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The FLOATING CITY of VENICE is actually built of wood and clay that has been hardened over years by the high-content salt water that it stands upon.  There are 150 odd canals that snake all around the small islands and some are as deep as upto 17  metres.  To make them accessible are 400 odd bridges that arch and curve around every nook and corner.  No matter where you stand and view the city from, the scenes are sure to leave you spell bound.


Did you know that the word QUARANTINE was invented in Venice ??  In olden days , when people traded using boats and ships in the area, it was expected that the vessels that reached the shores would bring along various diseases from the various lands it crossed.  In order to protect themselves the people of Venice followed a rule of making the vessel dock for upto 40 days on the shore, before resuming work flow.  QUARANTA in Italian means 40. 

After 7 full days of touring the mediterranean through the MSC Cruise, we reached the final day of our cruise travel.  The Ship reached Venice Port at 9am.   We were ready after a sumptuous and elaborate breakfast and were super excited to explore this beautiful  lagoon city. 


It is easy to navigate through Venice on your own for cheap.  Instead of going through travel agents and pre-booked tours , try exploring this wonderful historical abode on your own. 

1. To get to the centre from the Port, just use the PEOPLE MOVER ( something like a monorail/metro that runs overhead and gets you to the centre in no time). One single ticket will cost you EUR1.5 and can be purchased either through vending machines available or also online.  We purchased ours at a machine near the station.


2.  Also, back it up by buying a VAPORETTO (water bus) TICKET that is valid for 24 hours (or 1, 2, 3 and 7 day pass is available too) around Venice and there is nothing else you need. Currently this costs around EUR26.   It will save you time and money.  It is a means of public transport and is convenient and cheaper than the water taxis or private boats.  It also follows the same route as your expensive taxi and boats. Additionally,  It gives you the unbeatable experience of getting around like a local. You can buy these tickets online easily from websites that are available in plenty on that front.  Search - “Vaporetto tickets online”.


3. Since the transport system works on perfect timing, you can chart out your route in advance and stick to it.  Make sure you leave enough time to get back.  That’s all you need to do and you are good to go.  You will simply be able to explore the place to your heart’s content.

We walked to the People Mover stop at Tronchetto, that’s where our ship had docked.  It took about 3 minutes to get there.  The People mover took us from the TRONCHETTO stop to the Piazzale Roma stop in minutes. The pre-booked 24 hour vaporetto tickets came handy.  We walked down pier and found all details on the digital boards . The pier is well divided and is more like a bus stop.  No wonder the boats are called water buses.  We needed to swipe our tickets at the available reading machines, just once, to validate it for the entire day and the job was done. We were then free to use as many water buses for the next 24 hours. But keep your tickets for every drive you make.  If you are on your own, take care to check for the correct pier to board for the onward and return routes.  If you stand in the wrong pier, you could be riding the opposite way.  We were fortunate to be guided by one of the locals in this regard.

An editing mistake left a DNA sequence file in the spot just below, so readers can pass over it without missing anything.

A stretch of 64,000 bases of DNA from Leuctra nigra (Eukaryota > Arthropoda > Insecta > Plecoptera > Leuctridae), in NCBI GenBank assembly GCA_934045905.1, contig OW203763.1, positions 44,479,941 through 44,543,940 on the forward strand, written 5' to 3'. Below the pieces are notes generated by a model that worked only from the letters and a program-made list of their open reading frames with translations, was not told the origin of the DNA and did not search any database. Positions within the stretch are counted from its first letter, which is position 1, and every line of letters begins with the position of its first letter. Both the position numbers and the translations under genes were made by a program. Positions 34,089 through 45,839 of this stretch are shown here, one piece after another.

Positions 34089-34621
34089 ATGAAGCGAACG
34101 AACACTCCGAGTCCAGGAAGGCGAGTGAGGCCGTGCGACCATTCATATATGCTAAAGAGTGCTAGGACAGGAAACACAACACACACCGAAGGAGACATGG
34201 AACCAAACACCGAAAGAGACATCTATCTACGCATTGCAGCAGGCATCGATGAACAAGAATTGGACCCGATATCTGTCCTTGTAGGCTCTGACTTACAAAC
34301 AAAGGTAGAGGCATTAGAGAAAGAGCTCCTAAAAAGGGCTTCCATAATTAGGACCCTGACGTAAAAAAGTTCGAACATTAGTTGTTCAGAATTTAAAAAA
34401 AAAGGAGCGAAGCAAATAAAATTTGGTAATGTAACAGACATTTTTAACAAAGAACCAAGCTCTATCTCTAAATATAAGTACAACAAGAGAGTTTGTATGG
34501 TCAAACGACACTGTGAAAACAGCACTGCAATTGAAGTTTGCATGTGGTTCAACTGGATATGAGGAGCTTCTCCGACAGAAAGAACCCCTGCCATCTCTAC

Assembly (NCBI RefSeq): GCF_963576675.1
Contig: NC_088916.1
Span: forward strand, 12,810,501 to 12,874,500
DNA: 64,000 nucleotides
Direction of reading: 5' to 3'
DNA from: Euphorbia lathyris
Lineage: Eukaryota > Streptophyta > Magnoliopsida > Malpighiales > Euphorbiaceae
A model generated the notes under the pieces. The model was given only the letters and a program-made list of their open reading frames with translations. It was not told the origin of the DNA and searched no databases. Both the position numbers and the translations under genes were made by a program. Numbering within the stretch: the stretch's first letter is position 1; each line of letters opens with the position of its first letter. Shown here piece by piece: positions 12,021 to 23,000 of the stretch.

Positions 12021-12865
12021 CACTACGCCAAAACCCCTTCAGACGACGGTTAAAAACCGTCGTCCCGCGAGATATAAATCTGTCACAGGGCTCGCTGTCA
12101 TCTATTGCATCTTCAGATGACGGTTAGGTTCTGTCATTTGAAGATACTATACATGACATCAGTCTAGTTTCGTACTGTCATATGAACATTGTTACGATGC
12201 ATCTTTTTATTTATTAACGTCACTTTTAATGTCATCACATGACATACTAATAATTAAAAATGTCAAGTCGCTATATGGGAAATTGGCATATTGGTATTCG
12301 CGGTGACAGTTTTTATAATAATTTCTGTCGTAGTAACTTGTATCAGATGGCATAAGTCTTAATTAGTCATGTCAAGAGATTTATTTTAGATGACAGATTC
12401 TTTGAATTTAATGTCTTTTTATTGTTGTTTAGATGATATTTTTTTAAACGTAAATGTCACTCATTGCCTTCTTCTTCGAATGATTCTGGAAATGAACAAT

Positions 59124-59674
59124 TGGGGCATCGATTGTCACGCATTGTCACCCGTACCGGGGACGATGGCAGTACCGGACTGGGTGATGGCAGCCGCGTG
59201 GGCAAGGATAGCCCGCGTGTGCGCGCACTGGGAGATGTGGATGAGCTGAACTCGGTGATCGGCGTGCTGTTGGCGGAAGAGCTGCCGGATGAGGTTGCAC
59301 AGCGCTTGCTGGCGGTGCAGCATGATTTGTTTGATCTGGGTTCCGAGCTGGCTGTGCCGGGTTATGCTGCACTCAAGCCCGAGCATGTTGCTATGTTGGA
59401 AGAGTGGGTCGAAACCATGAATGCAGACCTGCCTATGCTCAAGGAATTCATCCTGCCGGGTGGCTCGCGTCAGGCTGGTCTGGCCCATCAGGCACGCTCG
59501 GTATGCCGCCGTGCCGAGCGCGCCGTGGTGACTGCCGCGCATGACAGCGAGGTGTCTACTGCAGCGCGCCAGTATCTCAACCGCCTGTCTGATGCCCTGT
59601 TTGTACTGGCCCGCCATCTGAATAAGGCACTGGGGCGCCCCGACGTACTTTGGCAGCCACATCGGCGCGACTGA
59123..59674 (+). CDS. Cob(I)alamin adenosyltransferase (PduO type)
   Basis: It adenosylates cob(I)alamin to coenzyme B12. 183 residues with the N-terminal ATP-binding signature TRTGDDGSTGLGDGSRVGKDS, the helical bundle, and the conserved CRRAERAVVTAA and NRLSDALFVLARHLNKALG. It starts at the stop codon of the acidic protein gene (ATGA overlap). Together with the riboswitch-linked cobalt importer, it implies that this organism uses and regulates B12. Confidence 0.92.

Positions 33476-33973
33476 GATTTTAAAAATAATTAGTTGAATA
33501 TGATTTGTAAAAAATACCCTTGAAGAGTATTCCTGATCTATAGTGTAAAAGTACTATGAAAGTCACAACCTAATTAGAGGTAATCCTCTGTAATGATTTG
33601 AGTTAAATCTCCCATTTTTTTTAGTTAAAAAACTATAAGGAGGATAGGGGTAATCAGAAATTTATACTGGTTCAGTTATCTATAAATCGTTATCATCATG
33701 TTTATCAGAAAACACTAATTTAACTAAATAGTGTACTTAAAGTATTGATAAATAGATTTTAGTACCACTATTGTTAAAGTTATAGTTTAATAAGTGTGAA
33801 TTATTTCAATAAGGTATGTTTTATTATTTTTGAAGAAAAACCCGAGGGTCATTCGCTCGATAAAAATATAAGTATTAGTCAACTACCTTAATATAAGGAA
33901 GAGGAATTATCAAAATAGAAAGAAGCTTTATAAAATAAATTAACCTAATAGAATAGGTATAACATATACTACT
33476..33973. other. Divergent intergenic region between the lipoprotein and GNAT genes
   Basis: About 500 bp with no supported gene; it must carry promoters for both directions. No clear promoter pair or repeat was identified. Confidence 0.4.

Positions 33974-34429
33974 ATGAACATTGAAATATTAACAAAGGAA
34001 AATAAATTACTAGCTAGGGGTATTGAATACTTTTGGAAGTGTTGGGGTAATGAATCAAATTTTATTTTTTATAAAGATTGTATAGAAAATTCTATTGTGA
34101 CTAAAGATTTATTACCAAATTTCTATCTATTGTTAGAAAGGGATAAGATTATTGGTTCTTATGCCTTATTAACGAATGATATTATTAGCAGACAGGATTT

Our WATER BUS arrived. It was easy to find a seat.   We were ferried through the winding GRAND CANAL with ease.   Referred to as the “AQUATIC HEART” of the city , this canal runs for about 3 kilometres around the lagoon, in the form of an INVERTED “S”.  It is surprising that only 4 of the 400 bridges that exist today,  arch over this canal.  


Our first stop was at the RIALTO BRIDGE 


We got off at a crowded pier that was surrounded by a market place, right at the foot of the arching bridge. 

The RIALTO is the oldest bridge in Venice.  It connects the SAN PAULO AND SAN MARCO areas.  Initially , the RIALTO was referred to the market place in Venice where trade flourished and later on, since a wooden bridge was built across the waters, the bridge was named the RIALTO BRIDGE.  


The current MARBLE structure came into being in the early 16th century and is astonishing, although it didn’t differ much in design from its earlier wooden structure, except for the roof above.  It is considered an engineering marvel as it stands without support in the centre.  


Giving ourselves a 20 minute stop here, we looked around the market area and walked up and down the bridge savouring the views of the Venetian waters combined with the lively and busy land area.  We then boarded a next available water bus and got to our next stop PONTE DELL ACCADEMIA.


Getting off near the Academia bridge, we walked around enjoying sights of narrow canals, boats wading through inter-connecting bridges.   A straight, narrow lane took us to the other side of the land to reach the Dominican Church of Saint Mary of the Rosary ‘Gesuati’, as it is called.   


This 18th century, attractive building lies so close to the waters.  The smooth pillars shine away in the morning sun and its beauty can be more admired from far, especially from the opposite banks.  We had the opportunity to marvel at all the beautiful pieces of art etched into niches on its walls and architecture in and around it. Due to shortage of time, we didn’t get an opportunity to take a peek at its interiors.  We posed around for photographs, before heading back to the water pier.  


Boarding yet another water bus, we got to our next stop - SALUTE’